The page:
This, he says, is why «in recent years there have been calls for the Holy See to withdraw from the arena of secular diplomacy.” This is “a pragmatic argument, which holds especially since the community of nations does not seem troubled by the presence of the Holy See in this arena, at least as far as bilateral relations go.»
In fact, there is a real dearth of weight of the Holy See in the international arena. Yes, the Cuban missile crisis was overcome in part thanks to John XXIII’s diplomatic efforts, perhaps the Holy See’s most important diplomatic achievement in the last century. But this is not the field the Church can best place its diplomatic weight.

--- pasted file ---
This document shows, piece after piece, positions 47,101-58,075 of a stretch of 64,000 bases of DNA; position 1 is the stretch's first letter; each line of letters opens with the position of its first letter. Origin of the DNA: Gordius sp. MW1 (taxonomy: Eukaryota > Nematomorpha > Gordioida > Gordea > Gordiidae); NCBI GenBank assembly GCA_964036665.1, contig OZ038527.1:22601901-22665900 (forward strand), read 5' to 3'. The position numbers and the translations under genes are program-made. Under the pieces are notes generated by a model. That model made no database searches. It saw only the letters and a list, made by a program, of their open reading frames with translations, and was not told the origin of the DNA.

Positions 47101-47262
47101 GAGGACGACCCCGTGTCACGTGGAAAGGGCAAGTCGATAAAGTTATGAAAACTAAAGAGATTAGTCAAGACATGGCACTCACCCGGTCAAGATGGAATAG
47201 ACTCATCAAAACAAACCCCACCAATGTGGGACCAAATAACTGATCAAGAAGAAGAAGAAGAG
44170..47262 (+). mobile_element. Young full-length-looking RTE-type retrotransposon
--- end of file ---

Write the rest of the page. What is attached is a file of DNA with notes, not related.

Its diplomatic weight can best influence more technical issues. At the negotiating table, the Holy See has been able to introduce topics to be developed at the international level. This approach has yielded some visible results: the reference to integral human development on the preamble of the Declaration of the UN General Assembly on the right to development; or the victims’ right to assistance, supported by the Holy See, in the International Convention on Cluster Bombs signed in 2008 – a right which does not exist in other treaties.
This is how the Holy See may have an impact in the international arena, yet without having a power of deterrence that unavoidably leaves her out of the table in peace negotiations. However, this does not render the Holy See less valuable when call to be a “mediator”.